Woden/Odin is speaking
" I know that I hung there
on the windy tree
swung there nights, all of nine
gashed with a blade
bloodied by Odin
myself an offering to myself
knotted to that tree
no man knows whither the root of it runs
None gave me bread
None gave me drink
down to the depths I peered
to snatch up runes
with a roaring screech
and fall in a dizzying faint
Wellspring I won
and wisdom too
and grew and joyed in my growth
from a word to a word
I was led to a word
from a deed to another deed
As you can see this legend, which in the original sources pre-dates Christianity, has much in common with the legend of Jesus's Crucifixion/Resurrection in the Newer religion - but then there are similar themes in the story of Tammuz from the Middle East, the story of Osiris in Egypt and in many other sources. The story of the fallen God who is resurrected with great power and wisdom reflects the Shamans's confrontation with his own death - either in a literal sense through sickness or accident, or in a Psychological sense or by other means such as the mild, natural hallucinogens used by the Native Americans and other tribal peoples. (NOTE, I AM NOT ENDORSING THERE USE; THEY ARE COMPLETELY UNNECESSARY - but nevertheless, this is the practice in some cultures, where they know how to handle the power of these drugs and guide one safely through the experience. It is important to note this is not done lightly or playfully either and that the drugs they use are NATURAL substances, not the harsher chemical ones abused in our modern society for recreational use)
It also represents the natural cycles of the year - the grain grows and is cut down or sacrificed only to be reborn again, the trees lose their leaves and seem to die only to resurrected, (which is why the tree of life/cross image developed) some animals hibernate and come back, etc.
Now here is the legend of the Goddess in the Saxon form as the search by Freya for the necklace Brosingame - a silver circlet worn about her neck as a chaplet. As with the Gardnerian Wicca legend of the descent of the Goddess to the Underworld, it reflects the cycles of the year - when fertility seems to sink into the earth and vanish during winter's barren months only to have the Lady and her bounty return to us in the spring.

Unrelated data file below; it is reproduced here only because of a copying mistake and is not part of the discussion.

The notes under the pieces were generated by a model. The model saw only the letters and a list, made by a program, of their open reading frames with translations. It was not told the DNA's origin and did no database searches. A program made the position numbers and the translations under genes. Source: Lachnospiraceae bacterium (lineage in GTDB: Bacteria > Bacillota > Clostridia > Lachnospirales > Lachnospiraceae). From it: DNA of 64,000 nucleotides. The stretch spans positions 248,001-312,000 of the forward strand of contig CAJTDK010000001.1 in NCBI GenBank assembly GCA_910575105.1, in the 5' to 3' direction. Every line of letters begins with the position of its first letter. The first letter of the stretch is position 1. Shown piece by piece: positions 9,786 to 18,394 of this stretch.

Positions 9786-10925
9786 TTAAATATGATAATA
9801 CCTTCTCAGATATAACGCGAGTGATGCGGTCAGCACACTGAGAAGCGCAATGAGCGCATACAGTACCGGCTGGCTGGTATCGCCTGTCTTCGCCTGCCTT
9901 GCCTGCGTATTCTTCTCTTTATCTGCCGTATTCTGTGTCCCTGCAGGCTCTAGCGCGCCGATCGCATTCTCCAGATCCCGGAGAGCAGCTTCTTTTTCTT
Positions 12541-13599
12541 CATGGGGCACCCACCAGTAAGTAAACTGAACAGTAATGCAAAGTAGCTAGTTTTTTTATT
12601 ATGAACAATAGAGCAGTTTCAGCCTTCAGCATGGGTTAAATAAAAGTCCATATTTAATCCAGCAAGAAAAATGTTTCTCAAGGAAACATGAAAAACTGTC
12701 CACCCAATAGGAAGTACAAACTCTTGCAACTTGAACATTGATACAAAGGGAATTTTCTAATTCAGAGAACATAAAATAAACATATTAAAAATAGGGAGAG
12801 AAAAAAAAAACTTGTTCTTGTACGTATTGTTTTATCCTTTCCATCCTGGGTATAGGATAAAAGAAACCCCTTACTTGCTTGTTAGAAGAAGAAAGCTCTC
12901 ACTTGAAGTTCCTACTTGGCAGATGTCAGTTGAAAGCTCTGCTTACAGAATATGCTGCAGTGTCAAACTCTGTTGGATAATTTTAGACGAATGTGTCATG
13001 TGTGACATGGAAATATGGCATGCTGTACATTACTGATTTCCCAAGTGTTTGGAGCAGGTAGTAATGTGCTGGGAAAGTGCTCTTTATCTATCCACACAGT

This tale and the Gardnerian legend of the descent of the Goddess into the Underworld (told in the 2d degree initiation) and similar myths from around the world, such as the legend of Kwan Yin's descent to the land of death and her being expelled for spreading mirth and joy, show that women also shared a very important role in the shamanism/priesthood of the European Pagan traditions and also faced the ordeals - i.e. the physical or psychological confrontation with death. And again, it reflects the times of darkness and light in the year - the waxing and waning of the moon each month and the waxing and waning of the sun each year from Yule or Winter solstice to Mid-summer's night or Summer solstice when the light grows stronger and the remainder of the year, when light grows weaker.
This site has received 11995060 hits since Aug 4, 2000
The entire content of all public pages in The Pagan Library (graphics, text and HTML) are free information, released under the terms of the GPL. All copyrighted items mentioned are the property of their respective owners, and no form of ownership or endorsement is implied.
Last modified: June 12 2016 13:19:36